Forest bill is faulty and it raises questions over ownership: ExpertsThe bill is a reflection of how the country’s bureaucracy still functions from the centralised mindset, they say
Experts on forestry and natural resource management have slammed the government over the ‘Forest Bill’, calling it ambiguous and faulty, which reflects the tendency to consolidate power in the Centre.
The bill, which has been tabled in Parliament, has drawn criticism from community forest promoters for deviating from the notion of federalism.
Dil Khatri, an expert on forest management and executive director with Southasia Institute of Advanced Studies, said the current bill is a reflection of the centre’s attempt to grab more power.
The forest bill, according to critics, has failed to rightfully distribute powers among the three levels of government. The bill has also been accused of creating confusion regarding ownership of the forest resources.
“The bill says national forests will remain with provincial governments, but the rest of the strategies, other programmes and projects related to forests will be made by the federal government,” said Naya Sharma Paudel, an expert on forest governance. “The federal government can even declare a conservation area anywhere. Likewise, wetlands inside community forests will be overseen by the federal government. How then can community forest user groups claim their stake in forests?”
According to Paudel, staff for the Divisional Forest Office—the proposed forest office under the provincial government—will be appointed by the federal government, a move that will further erode the roles of provincial and local governments in managing the forests.
Once passed, the bill will replace the Forest Act-1993.
During an interaction in Kathmandu on Sunday, former forest secretary Krishna Gyawali said the current bill has problems in its content, motive and mandates.
“The forest bill has lost the opportunity to come up with institutional arrangements for maintaining harmony among environment, conservation and development,” said Gyawali. “The way power should have been given to the local level has not happened. If the bill stays in its current shape, it cannot even pass.”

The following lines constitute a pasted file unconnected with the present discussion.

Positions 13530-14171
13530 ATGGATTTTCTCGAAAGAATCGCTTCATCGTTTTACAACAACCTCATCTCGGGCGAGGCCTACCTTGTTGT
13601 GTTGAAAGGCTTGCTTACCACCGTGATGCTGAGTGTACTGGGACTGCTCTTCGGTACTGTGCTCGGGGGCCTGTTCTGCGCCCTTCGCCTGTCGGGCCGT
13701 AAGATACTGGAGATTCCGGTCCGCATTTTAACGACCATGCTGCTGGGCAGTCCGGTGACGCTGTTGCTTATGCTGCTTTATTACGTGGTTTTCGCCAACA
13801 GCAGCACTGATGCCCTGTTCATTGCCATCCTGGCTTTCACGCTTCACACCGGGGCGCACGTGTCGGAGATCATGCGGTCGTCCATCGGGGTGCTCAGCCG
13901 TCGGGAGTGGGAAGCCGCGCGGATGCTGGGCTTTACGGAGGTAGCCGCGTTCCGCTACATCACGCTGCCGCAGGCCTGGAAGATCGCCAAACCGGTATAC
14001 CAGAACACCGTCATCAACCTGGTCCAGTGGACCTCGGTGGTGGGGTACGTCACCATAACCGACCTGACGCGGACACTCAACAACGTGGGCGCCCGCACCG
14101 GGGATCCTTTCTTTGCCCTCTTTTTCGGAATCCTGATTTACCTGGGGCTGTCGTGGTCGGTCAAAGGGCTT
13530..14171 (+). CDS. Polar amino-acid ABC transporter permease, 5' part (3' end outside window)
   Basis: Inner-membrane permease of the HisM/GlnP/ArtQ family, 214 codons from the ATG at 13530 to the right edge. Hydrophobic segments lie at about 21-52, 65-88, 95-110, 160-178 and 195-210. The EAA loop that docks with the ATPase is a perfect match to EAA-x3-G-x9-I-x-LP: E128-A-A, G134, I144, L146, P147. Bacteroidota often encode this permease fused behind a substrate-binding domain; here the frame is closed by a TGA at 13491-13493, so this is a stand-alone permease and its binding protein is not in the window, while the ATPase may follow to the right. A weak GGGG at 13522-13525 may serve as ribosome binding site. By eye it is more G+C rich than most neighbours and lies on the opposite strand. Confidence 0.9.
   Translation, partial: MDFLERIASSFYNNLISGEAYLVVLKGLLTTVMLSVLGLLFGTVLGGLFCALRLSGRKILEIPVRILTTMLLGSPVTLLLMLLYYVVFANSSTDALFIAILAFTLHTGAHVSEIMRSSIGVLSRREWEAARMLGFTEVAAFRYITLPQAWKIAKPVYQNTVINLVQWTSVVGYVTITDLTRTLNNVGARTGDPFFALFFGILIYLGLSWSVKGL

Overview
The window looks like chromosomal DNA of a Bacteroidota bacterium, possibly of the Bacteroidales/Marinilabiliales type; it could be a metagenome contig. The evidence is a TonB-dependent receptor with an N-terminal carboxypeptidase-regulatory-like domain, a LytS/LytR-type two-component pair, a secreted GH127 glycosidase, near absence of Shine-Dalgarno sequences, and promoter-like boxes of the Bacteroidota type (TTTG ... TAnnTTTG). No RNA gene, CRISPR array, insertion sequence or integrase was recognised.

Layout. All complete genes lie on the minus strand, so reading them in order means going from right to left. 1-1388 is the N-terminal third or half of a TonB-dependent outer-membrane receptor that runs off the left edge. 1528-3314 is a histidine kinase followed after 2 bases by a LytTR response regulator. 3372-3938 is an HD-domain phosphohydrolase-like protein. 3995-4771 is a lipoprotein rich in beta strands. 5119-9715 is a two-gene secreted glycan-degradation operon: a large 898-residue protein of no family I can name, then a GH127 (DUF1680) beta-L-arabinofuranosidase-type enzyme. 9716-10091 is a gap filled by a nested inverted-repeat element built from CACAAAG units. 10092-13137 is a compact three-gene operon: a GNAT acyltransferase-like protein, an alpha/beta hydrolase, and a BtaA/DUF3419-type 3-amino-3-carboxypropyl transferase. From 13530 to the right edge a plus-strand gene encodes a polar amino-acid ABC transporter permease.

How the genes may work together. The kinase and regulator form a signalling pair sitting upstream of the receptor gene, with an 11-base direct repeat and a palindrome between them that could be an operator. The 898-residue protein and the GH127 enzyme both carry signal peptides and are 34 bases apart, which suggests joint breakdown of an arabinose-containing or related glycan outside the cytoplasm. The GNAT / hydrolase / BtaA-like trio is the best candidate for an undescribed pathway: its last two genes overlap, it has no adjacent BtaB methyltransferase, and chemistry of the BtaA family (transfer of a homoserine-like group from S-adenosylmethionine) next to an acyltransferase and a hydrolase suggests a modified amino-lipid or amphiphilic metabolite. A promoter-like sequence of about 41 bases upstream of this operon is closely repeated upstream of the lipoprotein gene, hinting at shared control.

As many as 17 lawmakers have registered a total of 140 proposals seeking amendments to the bill.
Another former forest secretary, Uday Raj Sharma pointed out that the legislation contains many errors and provisions that contradict other provisions in the bill itself.
“Rights and responsibilities of the local and provincial levels are not clear. The ownership of national forest should be with the federal government and the rest of the things should be handed over to the provincial and local governments,” said Sharma.
Participants also criticised the government for not discussing the bill adequately before tabling it in Parliament.
“Civil society’s engagement was lacking while drafting the bill. Government bodies had assured us that the proposed bill will not withdraw any provisions related to community forest in the previous Forest Act,” said Birkha Shahi, general secretary of the Federation of Community Forestry Users Nepal (FECOFUN). “But when we saw the draft, many things had changed.”
Mani Ram Banjade, a forestry expert, said the approach taken for drafting the bill was top-down and was brought to make the forest authority more powerful than the communities that actually protect a forest.
Stakeholders vented their ire at the legislation especially for trying to curtail the rights of community forests, which have done a remarkable job in conserving the country’s forests for decades.
Dinesh Paudel, an assistant professor in Sustainable Development at Appalachian State University, said there was no better option than community forest when it comes to conservation.
“Community forests have earned global recognition for conservation. Curtailing the rights of the community won’t help in forest conservation. It would rather see destruction,” said Paudel. “The bill is the outcome of the centralist mindset of bureaucracy.”
A total of 22,266 community forest user groups, which bring together 297,871 families, associated with FECOFUN, have been conserving 2,236,270 hectares of forest in almost all the districts of the country.
Bharati Pathak, the FECOFUN chairperson, said the current bill has failed to recognise local governments.
“Because of the conflict between the three levels of government over power-sharing in the federal structure, community forest is bearing the brunt,” said Pathak. “For example, the working procedures for community forest [management] need to be first approved by the local unit and then by the Divisional Forest Office. If the divisional forest officer doesn’t approve the document, it cannot move ahead. How many offices should the community forest users approach?”
Keshav Kadel, a forest economist, said the weakening of institutions like community forest is a cause for concern in conservation.
“Forest thrives on the institution and community forest is itself an institution. The state should be concerned about this institution, but it doesn’t mean it should be doing everything on its own,” said Kadel. “The international practice has shown that whenever the local institutions are weakened, there is massive deforestation, whereas when the government plays a facilitating role, forests flourish.